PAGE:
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Local Democrats host a meet and greet to help rally support for upcoming election year

People of all ages sit at round tables watching a speaker.
Jordan Uplinger / WPR
UW Students and Laramie Locals listen to Albany County Commissioner Pete Gosar speak

College Democrats at the University of Wyoming hosted a meet and greet with local party officials. Around 30 people attended the event, a combo of students and townspeople. This was the organization's first event since it’s a brand new club on campus.

“It's really important to have young people and college students engaged in their political processes, especially at the local level,” said Emma Jones, co-founder of the College Democrats. “And it’s really important, more than ever, for us to care about what happens in the place that we live.”

Local Democratic party officials and proponents spoke at the event, celebrating progressive wins and identifying policy positions for voters. Speakers included Albany County Democrat Chair Mike Selmer, Laramie City Council Member Erin O’Doherty, and chairman of the Johnson County Democratic Party Greg Hass. Hass encouraged students to continue their involvement in the Democratic party, citing young people as the reason for recent progressive wins.

“[We’ve had] four years without Donald Trump in office,” said Hass. “We've had, I believe, the first black female Supreme Court Justice. We have entire states saying, ‘You know what? Women should be able to choose their own health care.’ And that's all because of younger people getting involved.”

Protecting abortion rights, making reforms similar to that of the Laramie City Police Department, protecting voting rights and expanding healthcare access were all mentioned as goals for democratic voters. In a clear contrast from a recent Freedom Caucus and conservative college club meeting in the same room months prior, the College Democrats expressed much more fondness for government spending on public projects, like combating climate change.

“I'm here because I believe that government, if it has to exist, ought to do something good. Not to be a hindrance to people,” said Artemis Langford, state committeewoman with the Albany County Democrats. She laid out her vision of the Democratic party.

“We believe that everyone should have a right to health care, everyone deserves to have control over their own body. We believe that climate change is not only real, but it's having considerable impact on our planet.” said Langford.

Lucas Fraley, national committeeman for the Wyoming Democrats, brought up the importance of students registering as a Democrat for the primaries.

“The national convention is coming up in late August. Very big deal,” said Fraley. “[The nomination is] probably going to be Biden,but there's a bunch of other people on our ballot.”

President Biden went unmentioned for most of the meeting but then the College Democrats let a surprise speaker address the audience toward the end of the meeting.

“This is my formal public announcement that I'm running for President of the United States,” announced David M. Olscamp, a Democrat from Colorado. “I don't actually plan to be the candidate. What I'm trying to be is a ripple.”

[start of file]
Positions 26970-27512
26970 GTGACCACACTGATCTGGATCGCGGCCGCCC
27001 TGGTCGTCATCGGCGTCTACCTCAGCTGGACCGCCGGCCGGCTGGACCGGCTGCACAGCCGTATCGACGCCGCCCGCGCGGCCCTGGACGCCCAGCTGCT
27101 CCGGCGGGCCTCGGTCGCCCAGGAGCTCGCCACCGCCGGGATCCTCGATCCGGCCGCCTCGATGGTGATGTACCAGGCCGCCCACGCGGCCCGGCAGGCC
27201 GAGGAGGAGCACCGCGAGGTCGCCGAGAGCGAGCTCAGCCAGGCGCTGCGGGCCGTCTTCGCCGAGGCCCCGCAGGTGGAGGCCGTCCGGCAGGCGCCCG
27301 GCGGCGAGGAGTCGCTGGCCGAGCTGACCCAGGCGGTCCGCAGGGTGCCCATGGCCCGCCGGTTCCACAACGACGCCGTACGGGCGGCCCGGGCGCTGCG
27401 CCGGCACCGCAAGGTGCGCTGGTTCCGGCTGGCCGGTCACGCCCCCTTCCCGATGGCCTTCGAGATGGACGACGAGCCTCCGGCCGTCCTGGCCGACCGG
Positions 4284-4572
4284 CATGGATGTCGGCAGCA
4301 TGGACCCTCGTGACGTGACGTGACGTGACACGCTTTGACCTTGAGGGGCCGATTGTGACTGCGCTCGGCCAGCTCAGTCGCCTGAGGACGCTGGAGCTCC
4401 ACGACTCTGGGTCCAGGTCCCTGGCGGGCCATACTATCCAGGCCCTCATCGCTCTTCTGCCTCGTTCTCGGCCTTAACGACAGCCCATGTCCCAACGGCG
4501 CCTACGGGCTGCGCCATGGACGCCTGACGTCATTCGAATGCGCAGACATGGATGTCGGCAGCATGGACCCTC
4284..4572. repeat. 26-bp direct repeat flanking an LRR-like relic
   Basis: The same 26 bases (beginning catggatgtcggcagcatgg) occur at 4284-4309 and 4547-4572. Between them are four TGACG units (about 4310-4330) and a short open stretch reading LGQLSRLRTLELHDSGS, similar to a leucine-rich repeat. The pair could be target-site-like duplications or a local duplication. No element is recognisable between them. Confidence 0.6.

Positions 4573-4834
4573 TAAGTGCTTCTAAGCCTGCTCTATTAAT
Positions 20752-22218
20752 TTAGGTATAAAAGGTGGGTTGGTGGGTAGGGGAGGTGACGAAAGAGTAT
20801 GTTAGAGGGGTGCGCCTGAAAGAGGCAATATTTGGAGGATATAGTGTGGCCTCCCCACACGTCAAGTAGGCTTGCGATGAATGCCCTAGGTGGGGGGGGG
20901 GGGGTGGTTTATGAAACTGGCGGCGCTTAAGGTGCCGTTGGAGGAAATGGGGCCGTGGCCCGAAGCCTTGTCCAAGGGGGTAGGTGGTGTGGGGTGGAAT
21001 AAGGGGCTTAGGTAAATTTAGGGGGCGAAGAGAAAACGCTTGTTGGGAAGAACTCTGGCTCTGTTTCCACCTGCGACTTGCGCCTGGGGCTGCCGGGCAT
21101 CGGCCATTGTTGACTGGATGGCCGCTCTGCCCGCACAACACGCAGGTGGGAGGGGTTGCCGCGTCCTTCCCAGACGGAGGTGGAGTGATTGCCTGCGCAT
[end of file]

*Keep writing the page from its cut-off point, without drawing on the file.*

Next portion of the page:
Olscamp said he was afraid that Democrats may inadvertently lose to Trump if they continue with Biden as a candidate. Olscamp encouraged people to attend the caucus as Fraley did. The difference was in Olscamp’s call to check out “other people on the ballot,” himself included, just as Fraley mentioned early in the meeting.

“Everyone really needs to show up on April 13,” said David. “Wyoming can say we're not a red state where Democratic votes don't matter. We can be the voice of the nation to shape our future.”

In interviews after the event, most attendees voiced excitement for the upcoming election. Albany County Democratic Chair Mike Selmers said he believes this election is important, that a series of ultra-conservative bills rolled out by the state’s Freedom Caucus could turn voters in search of new candidates, and potentially yield seats for local and state Democrats.

“I think we will gain a couple house seats, I think we will gain a couple senate seats,” said Selmer. “It still isn’t enough to make very much of a difference at the legislator…so if we can get just get one more senate [seat], then we have that much more power to prevent bad bills from getting through the legislature.”

Jordan Uplinger was born in NJ but has traveled since 2013 for academic study and work in Oklahoma, Ohio, and Pennsylvania. He gained experience in a multitude of areas, including general aviation, video editing, and political science. In 2021, Jordan's travels brought him to find work with the Wyoming Conservation Corps as a member of Americorps. After a season with WCC, Jordan continued his Americorps service with the local non-profit, Feeding Laramie Valley. His deep interest in the national discourse on class, identity, American politics and the state of material conditions globally has led him to his current internship with Wyoming Public Radio and NPR.

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